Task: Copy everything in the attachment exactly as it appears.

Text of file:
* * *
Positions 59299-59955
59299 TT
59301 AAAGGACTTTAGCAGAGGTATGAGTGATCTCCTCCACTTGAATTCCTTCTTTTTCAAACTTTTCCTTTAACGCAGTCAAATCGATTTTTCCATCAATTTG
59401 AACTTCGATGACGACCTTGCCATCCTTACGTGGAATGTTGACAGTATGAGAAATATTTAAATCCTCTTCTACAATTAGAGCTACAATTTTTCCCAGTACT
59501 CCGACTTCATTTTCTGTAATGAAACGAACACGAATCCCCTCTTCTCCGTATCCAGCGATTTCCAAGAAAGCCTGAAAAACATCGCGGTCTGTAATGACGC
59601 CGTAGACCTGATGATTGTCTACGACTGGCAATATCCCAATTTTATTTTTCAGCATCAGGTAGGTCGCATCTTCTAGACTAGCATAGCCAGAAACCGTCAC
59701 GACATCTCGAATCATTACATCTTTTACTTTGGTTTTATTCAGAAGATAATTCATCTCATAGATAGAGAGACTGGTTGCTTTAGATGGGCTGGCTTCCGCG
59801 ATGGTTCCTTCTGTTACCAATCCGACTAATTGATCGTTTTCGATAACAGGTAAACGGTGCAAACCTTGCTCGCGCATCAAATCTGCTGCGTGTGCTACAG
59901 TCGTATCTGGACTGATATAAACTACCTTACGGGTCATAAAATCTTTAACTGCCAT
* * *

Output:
Positions 59299-59955
59299 TT
59301 AAAGGACTTTAGCAGAGGTATGAGTGATCTCCTCCACTTGAATTCCTTCTTTTTCAAACTTTTCCTTTAACGCAGTCAAATCGATTTTTCCATCAATTTG
59401 AACTTCGATGACGACCTTGCCATCCTTACGTGGAATGTTGACAGTATGAGAAATATTTAAATCCTCTTCTACAATTAGAGCTACAATTTTTCCCAGTACT
59501 CCGACTTCATTTTCTGTAATGAAACGAACACGAATCCCCTCTTCTCCGTATCCAGCGATTTCCAAGAAAGCCTGAAAAACATCGCGGTCTGTAATGACGC
59601 CGTAGACCTGATGATTGTCTACGACTGGCAATATCCCAATTTTATTTTTCAGCATCAGGTAGGTCGCATCTTCTAGACTAGCATAGCCAGAAACCGTCAC
59701 GACATCTCGAATCATTACATCTTTTACTTTGGTTTTATTCAGAAGATAATTCATCTCATAGATAGAGAGACTGGTTGCTTTAGATGGGCTGGCTTCCGCG
59801 ATGGTTCCTTCTGTTACCAATCCGACTAATTGATCGTTTTCGATAACAGGTAAACGGTGCAAACCTTGCTCGCGCATCAAATCTGCTGCGTGTGCTACAG
59901 TCGTATCTGGACTGATATAAACTACCTTACGGGTCATAAAATCTTTAACTGCCAT